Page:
Governor Beebe Calls AFP Ad “False, Misleading”

Governor Mike Beebe’s assault on Americans For Prosperity – Arkansas continued this week. This time, Beebe is taking the fight to the airwaves, starring in a new television ad produced by the Democrat Party of Arkansas.  In the ad, Beebe calls AFP a “Virginia group” that is using “secret money” to “trash Arkansas” in a “false and misleading ad.” Watch and take pride in your state’s chief executive:

AFP-Arkansas Director Teresa Oelke addressed some of the governor’s comments directly with an op-ed in the Arkansas Democrat-Gazette this week:

Something about our common-sense, factual suggestions upset Beebe. In a speech before several hundred state business leaders, a “clearly irritated” governor, as one news report put it, accused the ad of “trashing” Arkansas. Beebe even took this line of attack to the airwaves in his weekly radio address.

It reminds me of the old aphorism that “if the facts are on your side, you should pound the facts; if the facts aren’t on your side, pound the table.” Beebe’s overheated response is a clear case of pounding the table to distract from a set of inconvenient facts.

It is quite amazing, when you think about it, that the governor is so offended by a group trying to promote economic freedom. Does he prefer less of it? And holding on to this completely ridiculous “5th in education” claim is just getting embarrassing. As we get closer to the election, the governor seems to be becoming more and more unhinged. Perhaps he should stop taking cues from Joe Biden.

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4 thoughts on “Governor Beebe Calls AFP Ad “False, Misleading”

  • October 13, 2012 at 9:17 pm
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    You do not have your facts straight. Yes, Arkansas K-12 education system has made monstrous strides and is highly ranked. But, you seem to question the value of factual information. Your general, snide comments show you bought into someone’s stereotype of the state. By the way, whose freedom are we talking about? Citizens of Arkansas or the Koch brothers. If corporations and money are speech, let’s level the playing field.

    Reply
    • October 14, 2012 at 7:42 am
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      So, you consider a move from 49th to 45th in education to be “monstrous strides?”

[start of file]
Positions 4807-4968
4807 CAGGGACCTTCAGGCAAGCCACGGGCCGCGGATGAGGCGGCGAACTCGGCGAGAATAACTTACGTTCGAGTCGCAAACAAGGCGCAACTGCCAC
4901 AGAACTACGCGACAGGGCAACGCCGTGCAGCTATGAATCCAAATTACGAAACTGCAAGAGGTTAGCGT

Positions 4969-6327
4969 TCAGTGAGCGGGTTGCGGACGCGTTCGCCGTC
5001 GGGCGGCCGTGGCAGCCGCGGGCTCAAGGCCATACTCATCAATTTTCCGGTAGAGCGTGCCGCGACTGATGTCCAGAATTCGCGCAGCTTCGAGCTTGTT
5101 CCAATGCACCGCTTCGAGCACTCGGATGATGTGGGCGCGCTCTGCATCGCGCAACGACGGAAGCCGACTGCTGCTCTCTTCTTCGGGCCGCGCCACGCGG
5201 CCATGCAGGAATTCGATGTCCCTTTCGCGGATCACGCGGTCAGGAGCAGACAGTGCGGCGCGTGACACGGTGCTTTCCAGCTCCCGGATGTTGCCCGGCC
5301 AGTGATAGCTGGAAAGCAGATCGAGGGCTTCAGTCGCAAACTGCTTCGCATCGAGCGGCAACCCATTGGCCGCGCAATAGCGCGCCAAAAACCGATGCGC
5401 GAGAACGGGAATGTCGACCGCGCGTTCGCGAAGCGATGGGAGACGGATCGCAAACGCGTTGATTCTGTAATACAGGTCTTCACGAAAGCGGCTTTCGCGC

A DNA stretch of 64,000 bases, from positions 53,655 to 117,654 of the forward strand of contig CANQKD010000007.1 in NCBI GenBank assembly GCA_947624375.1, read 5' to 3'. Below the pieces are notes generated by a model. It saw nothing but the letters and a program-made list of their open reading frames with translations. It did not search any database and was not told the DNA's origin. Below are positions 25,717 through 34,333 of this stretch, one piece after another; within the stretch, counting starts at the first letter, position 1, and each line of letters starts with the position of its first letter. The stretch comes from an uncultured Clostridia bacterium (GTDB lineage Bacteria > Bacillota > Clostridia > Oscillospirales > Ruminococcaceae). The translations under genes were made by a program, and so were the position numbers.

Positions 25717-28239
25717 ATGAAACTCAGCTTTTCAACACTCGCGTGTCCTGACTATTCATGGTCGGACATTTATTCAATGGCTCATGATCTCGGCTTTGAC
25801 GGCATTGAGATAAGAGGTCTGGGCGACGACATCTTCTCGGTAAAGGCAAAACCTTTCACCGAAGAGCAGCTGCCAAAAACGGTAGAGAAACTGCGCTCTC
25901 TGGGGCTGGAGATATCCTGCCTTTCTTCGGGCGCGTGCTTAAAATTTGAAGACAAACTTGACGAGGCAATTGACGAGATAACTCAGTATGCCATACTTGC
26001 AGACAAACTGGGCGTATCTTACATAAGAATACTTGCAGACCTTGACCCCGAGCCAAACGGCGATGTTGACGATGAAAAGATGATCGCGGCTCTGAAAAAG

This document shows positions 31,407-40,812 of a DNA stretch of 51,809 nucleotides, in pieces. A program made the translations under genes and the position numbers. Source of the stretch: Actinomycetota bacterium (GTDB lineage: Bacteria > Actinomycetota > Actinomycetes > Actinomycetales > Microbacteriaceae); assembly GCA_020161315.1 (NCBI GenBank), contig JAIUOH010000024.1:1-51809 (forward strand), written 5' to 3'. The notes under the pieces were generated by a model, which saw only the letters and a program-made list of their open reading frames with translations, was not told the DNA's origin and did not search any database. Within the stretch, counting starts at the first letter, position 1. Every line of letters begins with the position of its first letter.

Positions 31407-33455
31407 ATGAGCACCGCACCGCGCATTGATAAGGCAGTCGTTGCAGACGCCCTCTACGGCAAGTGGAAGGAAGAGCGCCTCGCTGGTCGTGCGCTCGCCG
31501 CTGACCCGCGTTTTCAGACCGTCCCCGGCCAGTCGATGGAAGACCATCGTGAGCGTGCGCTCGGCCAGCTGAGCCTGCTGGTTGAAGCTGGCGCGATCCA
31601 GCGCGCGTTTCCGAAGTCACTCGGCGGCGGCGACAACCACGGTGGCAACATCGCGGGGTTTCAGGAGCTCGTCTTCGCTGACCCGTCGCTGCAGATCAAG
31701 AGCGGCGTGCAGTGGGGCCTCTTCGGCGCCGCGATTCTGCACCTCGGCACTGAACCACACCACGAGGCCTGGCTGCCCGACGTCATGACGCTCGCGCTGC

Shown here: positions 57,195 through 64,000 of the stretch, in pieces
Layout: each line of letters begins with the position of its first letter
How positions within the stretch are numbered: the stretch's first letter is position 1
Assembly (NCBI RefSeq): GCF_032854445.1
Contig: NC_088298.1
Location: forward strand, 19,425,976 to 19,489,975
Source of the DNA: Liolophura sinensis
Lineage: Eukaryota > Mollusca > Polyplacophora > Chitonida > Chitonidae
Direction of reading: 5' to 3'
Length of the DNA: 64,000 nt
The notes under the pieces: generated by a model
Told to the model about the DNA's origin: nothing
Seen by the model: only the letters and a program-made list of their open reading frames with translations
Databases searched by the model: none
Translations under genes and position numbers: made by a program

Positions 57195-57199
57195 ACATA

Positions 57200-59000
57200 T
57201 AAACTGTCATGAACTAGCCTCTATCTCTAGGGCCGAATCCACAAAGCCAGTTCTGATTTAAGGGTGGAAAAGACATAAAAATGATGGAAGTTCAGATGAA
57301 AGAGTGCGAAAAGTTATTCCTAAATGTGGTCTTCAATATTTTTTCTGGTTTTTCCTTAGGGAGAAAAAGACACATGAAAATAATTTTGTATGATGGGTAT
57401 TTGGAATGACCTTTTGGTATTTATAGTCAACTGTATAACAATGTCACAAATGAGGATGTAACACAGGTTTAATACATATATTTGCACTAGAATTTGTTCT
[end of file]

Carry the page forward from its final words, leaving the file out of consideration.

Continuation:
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    • October 14, 2012 at 1:24 pm
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      Hey, principal, that word “monstrous” doesn’t mean big, as you apparently believe. It means like or as a monster. For example: The monstrous troll babbled standard progressive gibberish at Nic Horton.

      Reply
  • October 15, 2012 at 6:23 pm
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    Let’s be fair and go look at statistics from the NEA (they are the governor’s experts, right?) http://www.nea.org/assets/docs/NEA_Rankings_And_Estimates_FINAL_20120209.pdf

    They slice and dice all sorts of data and put Arkansas in the top 10 in… Gross Farm Income Per Capita. Woo Hoo!!! Oh wait, there has to be something else, let’s see… Oh yes, Arkansas was #7 in terms of “State tax revenue in 2008-09 per $1,000 of personal income in 2009” (translation: Arkansans were more heavily taxed as a percentage of their income than most states). Contributing to that was the fact that Arkansas was #6 for “State general sales tax revenue in 2008-09 per $1,000 of personal income in 2009”.

    Of course, those helped bring about a situation where we spent a ton on education and made #11 on the “Public School revenue in 2008-09 per $1,000 of personal income in 2009” which helped Arkansas hit #5 on spending “State government expenditures for all education in 2008-09 per $1,000 of personal income in 2009” and #11 when not worrying about comparing it to personal income.

    Oh wait, the NEA doesn’t seem to care about any metrics other than money. The official NEA Ranking of the States only discusses populations, class sizes, and money. Nothing about curriculum or performance, states are only ranked highly by the NEA because they have high taxes and high government spending. Are there any metrics out there that measure Arkansas public schools against any type of norm or criterion referenced performance metric in which Arkansas schools are not in the bottom 25? Let me know when you learn how to cite a source and/or interpret statistics, Mr. Principal.

    Reply

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